She graduated from the Interbaccalaureate (IB) program at Rickards High School, which is probably the most rigorous academic program around. I think (don’t quote me on these numbers please) about 200 students started in the program in freshman year, and only around 30 students ended up with the IB diploma. She graduated with a 4.1 GPA and was chosen as “Most Likely to Succeed” by her classmates.

She was the captain of her high school varsity team in her Senior year and president of the PeaceJam club – along with being a member of the usual million bazillion clubs that kids are in these days and volunteering hundreds of hours in the community.

In college, she is a super serious student and she has a huge desire to make a difference in the world. She was flown to Boston last summer (expense free) to be trained by Oxfam International to start an Oxfam movement on her college campus and she has. (For those who don’t know Oxfam, they are worth checking out: )

She was also 1 of about 30 students chosen to be a Periclean Scholar and work on a 3 year project of global social change and raise the level of civic engagement and social responsibility of the entire university community.

Perhaps, even more impressive than her list of accomplishments, however, is her character. One of her high school classmates once described Tylre to me in this way: “She is so funny. But what I like most about her is that her humor is never at the expense of others. She doesn’t have to tear someone down to build herself up. She is a kind and sweet human being.”

My youngest daughter – Jessica – is known in our community as one of the best high school softball players around. I can say that here because I don’t think I will get any dissent – it’s a fact! But again, it’s her character that makes my heart swell. She is a junior, also in the Rickards IB program, the Student Government Vice President (this year and last.)

Jesse has played Rickards High School Varsity softball for all three years, as pretty much their only pitcher. She is captain this year! Yesterday, during our game at Maclay – her coach took her off the mound after five innings to save her arm for districts. She has pitched just about every game this year and her arm has been hurting as a result. However, when her teammate (who is basically new to pitching) was struggling at the mound, Jesse called time out (on several occasions) to give her words of encouragement. Please know, this same player/pitcher said some difficult things to my daughter at the beginning of the year – when Jesse was a stand out on the field and at practice and it was hard for the other players because they paled in comparison. The point here is about character. My daughter did not hold a grudge. She was a team player AND she was able to see past this young lady’s comments and understand the bigger picture. Her actions yesterday on the field were probably not noticed by anyone, but as a mother, I knew what they meant about her integrity.

Another bragging point… Jesse has a 4.6 GPA in the IB program. Basically, she has made all A’s in high school – except for her first B last semester – and she even handled that “defeat” in a way that made me proud – just using it as an experience to see she doesn’t have to be perfect and she can be just fine. That is a very valuable lesson.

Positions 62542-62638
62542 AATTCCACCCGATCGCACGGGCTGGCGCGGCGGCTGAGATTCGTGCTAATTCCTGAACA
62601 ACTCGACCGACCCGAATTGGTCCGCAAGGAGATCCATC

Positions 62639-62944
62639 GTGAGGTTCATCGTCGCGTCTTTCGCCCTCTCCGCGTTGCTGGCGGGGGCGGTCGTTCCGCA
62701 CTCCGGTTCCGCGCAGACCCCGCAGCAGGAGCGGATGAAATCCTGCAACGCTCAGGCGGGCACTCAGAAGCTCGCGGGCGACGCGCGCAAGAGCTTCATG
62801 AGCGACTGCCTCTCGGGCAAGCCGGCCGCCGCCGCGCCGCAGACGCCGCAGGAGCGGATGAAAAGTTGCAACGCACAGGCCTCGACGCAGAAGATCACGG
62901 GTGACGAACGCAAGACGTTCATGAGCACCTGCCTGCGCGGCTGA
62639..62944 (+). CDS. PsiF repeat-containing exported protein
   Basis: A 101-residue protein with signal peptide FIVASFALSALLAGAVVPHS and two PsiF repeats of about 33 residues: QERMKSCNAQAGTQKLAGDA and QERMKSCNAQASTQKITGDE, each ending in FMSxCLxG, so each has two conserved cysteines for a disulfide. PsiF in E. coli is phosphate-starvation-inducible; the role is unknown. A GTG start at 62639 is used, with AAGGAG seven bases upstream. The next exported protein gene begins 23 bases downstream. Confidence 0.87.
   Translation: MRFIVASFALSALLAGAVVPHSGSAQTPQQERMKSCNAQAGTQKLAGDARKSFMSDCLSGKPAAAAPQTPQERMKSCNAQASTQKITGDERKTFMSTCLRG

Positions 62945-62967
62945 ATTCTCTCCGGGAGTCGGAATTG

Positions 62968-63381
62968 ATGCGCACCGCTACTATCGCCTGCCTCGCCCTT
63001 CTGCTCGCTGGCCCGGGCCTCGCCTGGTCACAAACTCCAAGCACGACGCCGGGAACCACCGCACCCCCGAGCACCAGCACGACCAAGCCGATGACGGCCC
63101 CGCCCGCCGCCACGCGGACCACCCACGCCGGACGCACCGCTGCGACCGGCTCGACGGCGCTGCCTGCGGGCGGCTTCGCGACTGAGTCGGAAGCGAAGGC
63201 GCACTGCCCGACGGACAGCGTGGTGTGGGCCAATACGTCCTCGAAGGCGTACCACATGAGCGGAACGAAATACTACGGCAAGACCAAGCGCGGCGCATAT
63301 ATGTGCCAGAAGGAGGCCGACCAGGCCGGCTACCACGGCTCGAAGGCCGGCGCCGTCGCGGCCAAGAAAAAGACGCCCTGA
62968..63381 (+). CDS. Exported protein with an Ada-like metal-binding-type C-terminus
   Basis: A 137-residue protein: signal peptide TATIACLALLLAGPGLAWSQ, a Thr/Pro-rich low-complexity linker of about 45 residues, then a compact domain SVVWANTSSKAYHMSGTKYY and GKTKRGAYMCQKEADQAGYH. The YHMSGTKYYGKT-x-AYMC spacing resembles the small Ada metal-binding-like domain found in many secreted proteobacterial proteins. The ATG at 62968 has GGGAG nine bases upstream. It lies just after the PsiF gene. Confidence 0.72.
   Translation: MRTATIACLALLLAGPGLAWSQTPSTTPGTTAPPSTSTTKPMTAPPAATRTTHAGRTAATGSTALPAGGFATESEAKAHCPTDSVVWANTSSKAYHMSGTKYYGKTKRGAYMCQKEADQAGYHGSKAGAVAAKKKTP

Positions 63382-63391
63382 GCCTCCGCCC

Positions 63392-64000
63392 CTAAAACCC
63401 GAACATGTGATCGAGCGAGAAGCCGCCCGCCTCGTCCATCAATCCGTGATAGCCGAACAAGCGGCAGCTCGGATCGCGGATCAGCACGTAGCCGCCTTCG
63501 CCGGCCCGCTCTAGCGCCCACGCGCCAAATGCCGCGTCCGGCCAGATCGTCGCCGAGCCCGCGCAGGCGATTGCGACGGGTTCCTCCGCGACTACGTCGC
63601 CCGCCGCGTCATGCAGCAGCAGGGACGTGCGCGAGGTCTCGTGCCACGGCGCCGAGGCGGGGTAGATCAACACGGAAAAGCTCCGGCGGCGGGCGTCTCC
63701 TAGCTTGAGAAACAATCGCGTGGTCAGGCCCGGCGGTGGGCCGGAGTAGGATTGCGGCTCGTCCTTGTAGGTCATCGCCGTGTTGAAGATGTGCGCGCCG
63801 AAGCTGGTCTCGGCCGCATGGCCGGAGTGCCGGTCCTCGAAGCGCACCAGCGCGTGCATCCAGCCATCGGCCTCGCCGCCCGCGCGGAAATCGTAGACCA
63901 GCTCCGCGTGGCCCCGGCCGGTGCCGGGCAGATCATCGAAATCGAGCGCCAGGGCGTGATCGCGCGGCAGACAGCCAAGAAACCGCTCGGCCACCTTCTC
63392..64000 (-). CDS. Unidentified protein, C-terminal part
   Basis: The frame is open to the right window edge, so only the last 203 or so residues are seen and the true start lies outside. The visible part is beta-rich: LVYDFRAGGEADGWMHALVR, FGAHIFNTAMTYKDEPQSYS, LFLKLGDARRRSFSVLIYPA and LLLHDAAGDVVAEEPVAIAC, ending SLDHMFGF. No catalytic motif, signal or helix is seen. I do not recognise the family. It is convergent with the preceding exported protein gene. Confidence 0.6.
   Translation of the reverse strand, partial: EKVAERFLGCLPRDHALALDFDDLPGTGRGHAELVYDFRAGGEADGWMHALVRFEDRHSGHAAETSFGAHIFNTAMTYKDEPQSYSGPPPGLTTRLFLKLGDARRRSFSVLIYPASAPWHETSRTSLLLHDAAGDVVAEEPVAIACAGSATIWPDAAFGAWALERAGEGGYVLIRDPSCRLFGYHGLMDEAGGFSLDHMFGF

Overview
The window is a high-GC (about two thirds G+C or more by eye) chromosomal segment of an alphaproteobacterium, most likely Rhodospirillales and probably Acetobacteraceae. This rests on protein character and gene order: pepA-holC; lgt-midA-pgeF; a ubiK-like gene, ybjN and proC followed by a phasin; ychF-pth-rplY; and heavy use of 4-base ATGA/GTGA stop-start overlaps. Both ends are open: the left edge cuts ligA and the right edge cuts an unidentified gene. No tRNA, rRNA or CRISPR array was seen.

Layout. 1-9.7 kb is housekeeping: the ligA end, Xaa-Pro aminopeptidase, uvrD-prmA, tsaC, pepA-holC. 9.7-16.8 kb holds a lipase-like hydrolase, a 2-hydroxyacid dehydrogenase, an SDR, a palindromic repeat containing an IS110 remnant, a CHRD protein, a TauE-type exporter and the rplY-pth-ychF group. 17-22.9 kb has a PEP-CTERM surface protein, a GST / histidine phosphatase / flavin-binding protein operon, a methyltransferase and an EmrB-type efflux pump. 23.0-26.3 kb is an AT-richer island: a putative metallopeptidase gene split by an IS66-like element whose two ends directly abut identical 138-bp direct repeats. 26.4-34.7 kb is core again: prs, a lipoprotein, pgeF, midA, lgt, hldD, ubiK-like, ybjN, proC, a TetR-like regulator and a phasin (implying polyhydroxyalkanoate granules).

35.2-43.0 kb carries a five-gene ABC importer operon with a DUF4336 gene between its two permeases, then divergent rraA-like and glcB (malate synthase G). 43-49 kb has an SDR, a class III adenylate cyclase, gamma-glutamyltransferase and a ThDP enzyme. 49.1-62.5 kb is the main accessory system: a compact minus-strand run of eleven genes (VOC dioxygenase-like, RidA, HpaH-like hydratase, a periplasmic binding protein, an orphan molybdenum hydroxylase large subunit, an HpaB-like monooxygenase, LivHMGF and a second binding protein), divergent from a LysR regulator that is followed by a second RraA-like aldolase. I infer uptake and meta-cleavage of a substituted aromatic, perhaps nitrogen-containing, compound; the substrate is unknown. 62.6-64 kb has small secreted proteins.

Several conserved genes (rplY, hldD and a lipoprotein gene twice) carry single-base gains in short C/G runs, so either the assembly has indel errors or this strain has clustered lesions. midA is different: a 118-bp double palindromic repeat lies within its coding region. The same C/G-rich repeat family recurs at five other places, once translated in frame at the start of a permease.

Bragging Complete: Now Back to Our Regular Programming

I’m pretty sure if you were to ask any adult that has spent any real time with my children about their makeup, they would get nothing but praise. In fact, I’ve had several people be in wonder about how does one “make” such great kids.

Here is the secret: I don’t punish them or yell at them or even consequent them. I use communication skills to create a connection and a forum of understanding so that they do the “right” things, not out of judgment, guilt, or blame, but because they have real understanding about how to live life in a way that is fulfilling.

I’m not special – ANYONE – can learn these communication skills if they are willing to put in the time and effort and sometimes pain. I say pain because it takes a lot more willpower to keep from hitting or yelling at your child in a moment of anger or upset (yes, I’ve had those with my children) – instead of figuring out a different way of connecting with them and letting them know what you expect.

There is some serious work involved there, but it is so worth it.

I say worth it – not because my children have seemed to excel in all the ways we, as a society, measure success. I say it is worth it because of the relationship I have with my girls. My girls like me and I really like them. We enjoy spending time together; yes, we are friends! They are not embarrassed to be with me. In fact, I think they are proud of our relationship because they understand that it is a statement of what is possible for all human beings (even parents and their teenage kids) when we take violence out of the equation and replace it with compassion and communication. There… I said it. I wrote what has been in my heart and mind for years. I hope and pray you got the message and did not just take away my enormous enjoyment in celebrating my children. Anyone can have children like these. Anyone can have connections like these. Compassionate communication IS a learnable skill. I’m ready and willing to help anyone in the world learn them! I want a world full of Jesses and Tylres!

P.S. I also hope you did not hear blame or judgment about how others choose to raise their children. I know we all do the best we can, and I also know different people have different processes. I just wanted to share the results of my experiment so that others might consider this particular approach.